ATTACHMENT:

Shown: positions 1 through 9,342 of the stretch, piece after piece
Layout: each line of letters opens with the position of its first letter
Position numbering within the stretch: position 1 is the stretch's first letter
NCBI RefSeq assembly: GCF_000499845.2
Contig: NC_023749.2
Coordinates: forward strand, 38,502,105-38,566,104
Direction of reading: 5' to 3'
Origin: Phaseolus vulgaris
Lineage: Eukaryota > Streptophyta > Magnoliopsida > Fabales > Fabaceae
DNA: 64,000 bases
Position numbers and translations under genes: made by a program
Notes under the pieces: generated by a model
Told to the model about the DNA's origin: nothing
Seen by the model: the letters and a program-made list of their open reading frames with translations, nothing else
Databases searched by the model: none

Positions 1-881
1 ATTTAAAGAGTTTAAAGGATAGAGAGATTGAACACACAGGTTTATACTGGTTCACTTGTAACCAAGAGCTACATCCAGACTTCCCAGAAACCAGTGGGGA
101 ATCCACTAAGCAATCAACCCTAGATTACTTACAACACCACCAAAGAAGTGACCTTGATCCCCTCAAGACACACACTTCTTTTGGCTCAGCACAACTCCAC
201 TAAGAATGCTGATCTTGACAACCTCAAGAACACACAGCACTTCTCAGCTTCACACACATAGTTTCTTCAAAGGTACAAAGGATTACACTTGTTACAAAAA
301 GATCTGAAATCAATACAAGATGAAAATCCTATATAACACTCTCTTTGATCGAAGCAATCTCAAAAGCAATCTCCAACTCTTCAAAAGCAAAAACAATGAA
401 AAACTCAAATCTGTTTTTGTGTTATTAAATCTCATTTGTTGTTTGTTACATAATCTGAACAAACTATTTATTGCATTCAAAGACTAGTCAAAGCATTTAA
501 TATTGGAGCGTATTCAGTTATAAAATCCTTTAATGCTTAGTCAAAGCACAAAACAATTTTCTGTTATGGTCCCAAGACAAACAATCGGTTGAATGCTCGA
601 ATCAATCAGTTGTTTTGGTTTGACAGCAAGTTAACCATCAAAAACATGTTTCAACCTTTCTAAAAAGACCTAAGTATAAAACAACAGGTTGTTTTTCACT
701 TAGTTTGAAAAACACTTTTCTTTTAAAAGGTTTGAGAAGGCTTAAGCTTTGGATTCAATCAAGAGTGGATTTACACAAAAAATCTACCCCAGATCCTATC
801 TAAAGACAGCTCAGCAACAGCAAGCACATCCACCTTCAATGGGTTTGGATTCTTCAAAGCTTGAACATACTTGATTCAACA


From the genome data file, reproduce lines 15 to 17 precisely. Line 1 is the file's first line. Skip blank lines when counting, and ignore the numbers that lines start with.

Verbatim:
Databases searched by the model: none

Positions 1-881
1 ATTTAAAGAGTTTAAAGGATAGAGAGATTGAACACACAGGTTTATACTGGTTCACTTGTAACCAAGAGCTACATCCAGACTTCCCAGAAACCAGTGGGGA